Reformulating a Product and the Presence of Preservatives
01.24.12 Reformulating a Product and the Presence of Preservatives
There's been an interesting dialogue swirling around about the company California Baby, who recently reformulated some of their products but forgot to mention the change to their loyal customer base. OOPS! Why they weren't above board about changing their formulas is anyone's guess but why make the change in the first place? What was there to gain when they already had a front and center spot on health food (and large chain!) shelves?
Stephanie Greenwood founder of Bubble and Bee Organics has first hand insight owning a small USDA certified organic skincare company. She's made terrific observations on her blog about the motivations behind reformulating a product. Here are some of the highlights to understand why:
- When a company decides to grow, especially into a more mainstream marketplace, this inevitably involves more people to please (investors) and inevitably more corners to cut for a healthy return.
- If a larger chain store picks up a product (which seems like a success story to a little company) along come some huge demands. Firstly, FREE product samples, called "free-fill" and a lot of them, thousands of them. For free.
- Then, there are demands for demos and special discounts and more free samples for customers. And some stores even charge for shelf space! Of course this leads to higher overhead for multiple reasons.
- And finally, without the major demand for USDA certified organic products from consumers (more on that later) this growing company is faced to decide where to make changes for the sake of profit.
Earth Mama Angel Baby Organic's Earth Mama's Blog, writes an excellent take on why personal care products need a preservative anyway. She recommends balm or oils for moisturizing your baby's skin to avoid the use of a preservative. The reason there isn't a preservative is no water=no bacteria.
Kathy Scoleri, from the fabulous and informative blog, Safe Mama outlines the added chemical of concern and culprit: sodium benzoate. Even though this chemical was given the relatively low toxicity risk score of 2 on EWG's Skin Deep database, it still poses a health issue for some folks. She had also posted California Baby's statement from CA Baby Facebook page but it has since been deleted. Here is a lowdown of the California Baby brouhaha:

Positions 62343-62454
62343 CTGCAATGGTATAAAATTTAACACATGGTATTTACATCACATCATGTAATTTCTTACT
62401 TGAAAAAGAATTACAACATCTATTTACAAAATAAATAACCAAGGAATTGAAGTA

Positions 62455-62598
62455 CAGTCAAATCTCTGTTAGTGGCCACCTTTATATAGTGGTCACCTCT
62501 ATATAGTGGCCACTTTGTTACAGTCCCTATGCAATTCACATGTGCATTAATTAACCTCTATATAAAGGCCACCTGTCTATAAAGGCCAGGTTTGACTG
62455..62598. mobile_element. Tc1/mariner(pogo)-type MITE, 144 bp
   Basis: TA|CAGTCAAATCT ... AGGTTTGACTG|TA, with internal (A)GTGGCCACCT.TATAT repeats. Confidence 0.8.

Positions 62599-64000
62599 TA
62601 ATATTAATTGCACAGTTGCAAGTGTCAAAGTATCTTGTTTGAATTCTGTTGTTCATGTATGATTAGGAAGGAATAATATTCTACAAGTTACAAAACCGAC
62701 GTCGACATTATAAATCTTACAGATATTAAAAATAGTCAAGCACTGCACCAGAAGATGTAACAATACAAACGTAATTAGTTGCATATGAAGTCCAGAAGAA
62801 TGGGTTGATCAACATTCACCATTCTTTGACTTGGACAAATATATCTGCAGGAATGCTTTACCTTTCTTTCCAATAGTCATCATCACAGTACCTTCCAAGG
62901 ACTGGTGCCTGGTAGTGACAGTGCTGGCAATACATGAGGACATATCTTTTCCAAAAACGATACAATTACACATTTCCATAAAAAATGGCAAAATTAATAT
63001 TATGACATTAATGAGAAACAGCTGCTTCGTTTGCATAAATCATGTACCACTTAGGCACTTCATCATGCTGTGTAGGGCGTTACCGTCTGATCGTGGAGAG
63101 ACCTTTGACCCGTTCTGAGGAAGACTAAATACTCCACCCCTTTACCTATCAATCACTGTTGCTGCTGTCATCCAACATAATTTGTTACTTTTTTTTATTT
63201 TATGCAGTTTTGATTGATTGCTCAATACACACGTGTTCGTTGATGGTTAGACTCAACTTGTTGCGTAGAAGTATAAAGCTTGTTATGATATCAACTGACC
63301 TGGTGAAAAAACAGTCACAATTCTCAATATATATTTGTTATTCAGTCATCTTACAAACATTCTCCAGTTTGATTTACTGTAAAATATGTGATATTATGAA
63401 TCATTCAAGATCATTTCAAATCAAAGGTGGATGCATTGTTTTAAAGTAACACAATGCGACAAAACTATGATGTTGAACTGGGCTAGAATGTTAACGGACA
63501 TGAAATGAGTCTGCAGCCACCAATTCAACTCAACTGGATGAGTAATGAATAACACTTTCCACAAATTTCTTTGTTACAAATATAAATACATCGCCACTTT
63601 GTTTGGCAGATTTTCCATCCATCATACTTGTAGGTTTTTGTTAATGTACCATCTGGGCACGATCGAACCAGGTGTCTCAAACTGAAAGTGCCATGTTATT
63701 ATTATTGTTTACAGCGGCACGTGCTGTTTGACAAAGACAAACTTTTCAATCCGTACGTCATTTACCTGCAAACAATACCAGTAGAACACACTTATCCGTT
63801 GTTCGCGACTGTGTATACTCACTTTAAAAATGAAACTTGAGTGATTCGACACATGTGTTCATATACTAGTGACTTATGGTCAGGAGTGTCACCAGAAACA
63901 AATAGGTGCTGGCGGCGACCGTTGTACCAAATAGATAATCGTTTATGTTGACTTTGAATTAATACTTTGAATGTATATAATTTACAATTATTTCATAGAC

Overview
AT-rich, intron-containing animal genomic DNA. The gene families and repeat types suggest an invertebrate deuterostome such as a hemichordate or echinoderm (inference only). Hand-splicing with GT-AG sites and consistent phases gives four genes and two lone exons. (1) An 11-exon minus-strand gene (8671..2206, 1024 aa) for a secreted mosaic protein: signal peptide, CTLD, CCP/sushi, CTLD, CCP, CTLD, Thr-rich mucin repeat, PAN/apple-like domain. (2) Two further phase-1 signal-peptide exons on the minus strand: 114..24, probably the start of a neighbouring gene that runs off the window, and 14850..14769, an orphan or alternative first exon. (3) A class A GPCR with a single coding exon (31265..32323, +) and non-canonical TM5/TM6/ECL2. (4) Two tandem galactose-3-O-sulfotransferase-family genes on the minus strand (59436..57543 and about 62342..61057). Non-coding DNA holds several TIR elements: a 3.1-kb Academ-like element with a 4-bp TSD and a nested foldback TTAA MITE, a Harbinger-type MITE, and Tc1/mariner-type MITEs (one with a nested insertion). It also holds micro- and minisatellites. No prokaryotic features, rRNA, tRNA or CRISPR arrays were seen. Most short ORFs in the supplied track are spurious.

- Sodium benzoate (a preservative) has been added to California Baby's shampoos and body washes, hand soaps, and bubble products.
- Some CA Baby products have had up to 10 ingredients changed or altered.
- They changed safflower oil to "organically grown canola oil".
- They started making (in-house) a more concentrated calendula oil that is darker in color and has a slighty different smell.
- CA Baby did not announce any of these changes and furthermore handled calls/complaints in a defensive way, claiming it's the “same great product it has always been”. Except that it wasn't the same.
- CA Baby has apologized for the misinformation but has also deleted the entire strand of comments made by concerned and angered parents. Probably not a great move.
Scoleri has also posted a great list of alternatives for calendula creams and balms as alternatives on her most recent cheat sheet.
If you are hormonally sensitive or imbalanced, it is advised to avoid products with the preservative sodium benzoate and especially when combined with vitamin C as the combination creates benzene, which is carcinlogenic.
At MightyNest, we are proud to feature some of the companies on Scoleri's list. Earth Mama Angel Baby, Badger and LuSa Organics are all fabulous and safe companies making quality products without preservatives. We'd also add Trillium Organics to the list.
What are your thoughts on the topic?